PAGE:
There is no direct evidence for these zoonotic possibilities, just as there is no direct evidence for an experimental mishap — no written confession, no incriminating notebook, no official accident report. Certainty craves detail, and detail requires an investigation. It has been a full year, 80 million people have been infected, and, surprisingly, no public investigation has taken place. We still know very little about the origins of this disease. Nevertheless, I think it’s worth offering some historical context for our yearlong medical nightmare. We need to hear from the people who for years have contended that certain types of virus experimentation might lead to a disastrous pandemic like this one. And we need to stop hunting for new exotic diseases in the wild, shipping them back to laboratories, and hot-wiring their genomes to prove how dangerous to human life they might become…”
CRS In Focus – Russian Cyber Units, January 4, 2021: “Russia has deployed sophisticated cyber capabilities to conduct disinformation, propaganda, espionage, and destructive cyberattacks globally. To conduct these operations, Russia maintains numerous units overseen by itsvarious security and intelligence agencies. Russia’s security agencies compete with each other and often conduct similar operations on the same targets, making specific attribution and motivation assessments difficult. Congress may be interested in the various Russian agencies, units, and their attributes to better understand why and how Russia conducts cyber operations.”
Fast Company – “When product designer Somnath Ray started commuting to work by bike to lower his carbon footprint, most of the ride was easy—but a few steep hills were so challenging that he realized that the effort might discourage other people from making the same transportation choice. He started working on a new solution: a simple attachment that temporarily converts any bicycle into an electric bike. The new design, called Clip, attaches to the front wheel of a bike in seconds. Two arms lock around the bike’s fork, and the other end connects with the front of the wheel. A tiny controller attached to the handlebars has a button that you can push to boost your bike’s speed as you pedal up a hill (its maximum speed is 15 miles per hour). The whole thing is streamlined and weighs seven pounds; a tiny, 450-watt motor sits on the front end, and the batteries are housed in the arms of the device. It’s small enough to fit inside a backpack…Clip, which will be on the market in the coming months and is available for preorder now, sells for $399, which the company hopes will make it more accessible to riders who otherwise couldn’t afford to switch to an electric bike. It also isn’t as heavy as conversion kits that have to be permanently attached, and if someone wants to use it only for certain rides, it’s easy to leave at home. The company is also in talks with bike-share companies that may lease the device to subscribers, avoiding the expense and logistical difficulties of adding electric bikes to their fleets…”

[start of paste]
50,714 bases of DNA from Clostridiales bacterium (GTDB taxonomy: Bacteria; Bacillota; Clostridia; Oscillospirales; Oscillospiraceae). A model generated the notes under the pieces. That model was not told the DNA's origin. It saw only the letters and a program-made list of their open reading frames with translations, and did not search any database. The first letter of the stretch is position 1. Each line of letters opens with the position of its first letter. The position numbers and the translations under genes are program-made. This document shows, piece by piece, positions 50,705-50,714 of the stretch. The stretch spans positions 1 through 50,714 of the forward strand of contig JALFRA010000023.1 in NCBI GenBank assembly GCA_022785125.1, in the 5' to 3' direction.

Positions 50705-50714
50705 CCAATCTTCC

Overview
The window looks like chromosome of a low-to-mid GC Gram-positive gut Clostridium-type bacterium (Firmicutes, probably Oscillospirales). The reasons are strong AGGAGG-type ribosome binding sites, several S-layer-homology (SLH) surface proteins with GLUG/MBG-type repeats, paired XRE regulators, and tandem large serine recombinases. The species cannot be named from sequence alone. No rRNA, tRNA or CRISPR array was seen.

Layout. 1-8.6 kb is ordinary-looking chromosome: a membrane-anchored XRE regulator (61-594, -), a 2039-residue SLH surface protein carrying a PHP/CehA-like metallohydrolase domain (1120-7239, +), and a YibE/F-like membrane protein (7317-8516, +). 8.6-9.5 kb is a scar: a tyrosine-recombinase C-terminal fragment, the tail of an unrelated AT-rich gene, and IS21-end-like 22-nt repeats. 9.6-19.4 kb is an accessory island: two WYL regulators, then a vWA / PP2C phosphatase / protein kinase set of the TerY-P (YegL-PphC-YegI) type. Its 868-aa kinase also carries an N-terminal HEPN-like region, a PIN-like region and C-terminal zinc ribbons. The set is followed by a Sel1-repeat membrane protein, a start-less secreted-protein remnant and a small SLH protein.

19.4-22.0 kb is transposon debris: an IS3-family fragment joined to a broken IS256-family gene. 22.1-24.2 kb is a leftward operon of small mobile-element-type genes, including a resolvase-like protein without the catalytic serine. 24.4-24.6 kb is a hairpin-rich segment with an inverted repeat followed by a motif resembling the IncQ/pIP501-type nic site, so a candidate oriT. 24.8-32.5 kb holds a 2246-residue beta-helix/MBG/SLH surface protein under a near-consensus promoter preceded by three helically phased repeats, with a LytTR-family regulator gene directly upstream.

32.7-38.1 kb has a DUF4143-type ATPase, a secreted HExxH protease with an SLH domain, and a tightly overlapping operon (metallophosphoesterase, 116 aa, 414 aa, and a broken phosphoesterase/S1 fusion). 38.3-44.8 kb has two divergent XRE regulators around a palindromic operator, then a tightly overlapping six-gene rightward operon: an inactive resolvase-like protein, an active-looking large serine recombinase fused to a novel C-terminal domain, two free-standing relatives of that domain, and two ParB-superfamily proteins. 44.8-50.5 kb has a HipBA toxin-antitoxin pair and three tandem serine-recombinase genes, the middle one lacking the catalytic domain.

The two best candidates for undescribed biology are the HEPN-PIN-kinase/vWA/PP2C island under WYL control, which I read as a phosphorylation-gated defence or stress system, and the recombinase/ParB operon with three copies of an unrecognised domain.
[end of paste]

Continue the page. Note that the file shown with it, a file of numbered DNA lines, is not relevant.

Search Engine Land: “Google Question Hub, accessible at questionhub.withgoogle.com, is now open for US-based publishers to sign up for. In 2018, Google launched Question Hub in regions where the company found it did not have enough content in its search index to answer searchers’ questions. Google then started showing this box to searchers last year but told us it was for COVID related queries, but it was much broader than COVID queries.
What is Question Hub? Google says “Question Hub is a tool that enables creators to create richer content by leveraging unanswered questions. Question Hub collects these unanswered user questions and surfaces them to bloggers, writers, and content creators like you.” It is basically a way for Google to enable searchers to tell it that the search results provided are not answering the query. Then, Google takes those questions and feeds them to publishers, who, in turn, can create content that does answer the query…”
Washington Post video – “When Congress convenes on Jan. 6 to certify the electoral college vote, President Trump’s allies will mount a final challenge to Joe Biden’s win. But history shows it’s destined to fail, as Capitol Hill reporter Rhonda Colvin explains.
- How Trump allies in Congress will launch one more challenge to Biden’s win in January
- EXPLAINER: How Congress will count Electoral College votes
- Hawley’s plan to contest electoral college vote certification ensures drawn-out process Sen. Hawley says he will challenge certification of electoral college vote.”
A free webinar on the IFLP on January 13, 2021. It’s open to AALL (American Association of Law Libraries) and non-AALL members, but you must register: Wednesday, January 13, 2021 (12pm – 1pm ET). There will be a post at the IALL (International Association of Law Libraries) website for more information. See also these two HeinOnline Blog posts: Discover the Power of AALL’s Index to Foreign Legal Periodicals and Tips from the Experts for Using the Index to Foreign Legal Periodicals. (via Lyonette Louis-Jacques, University of Chicago Law School)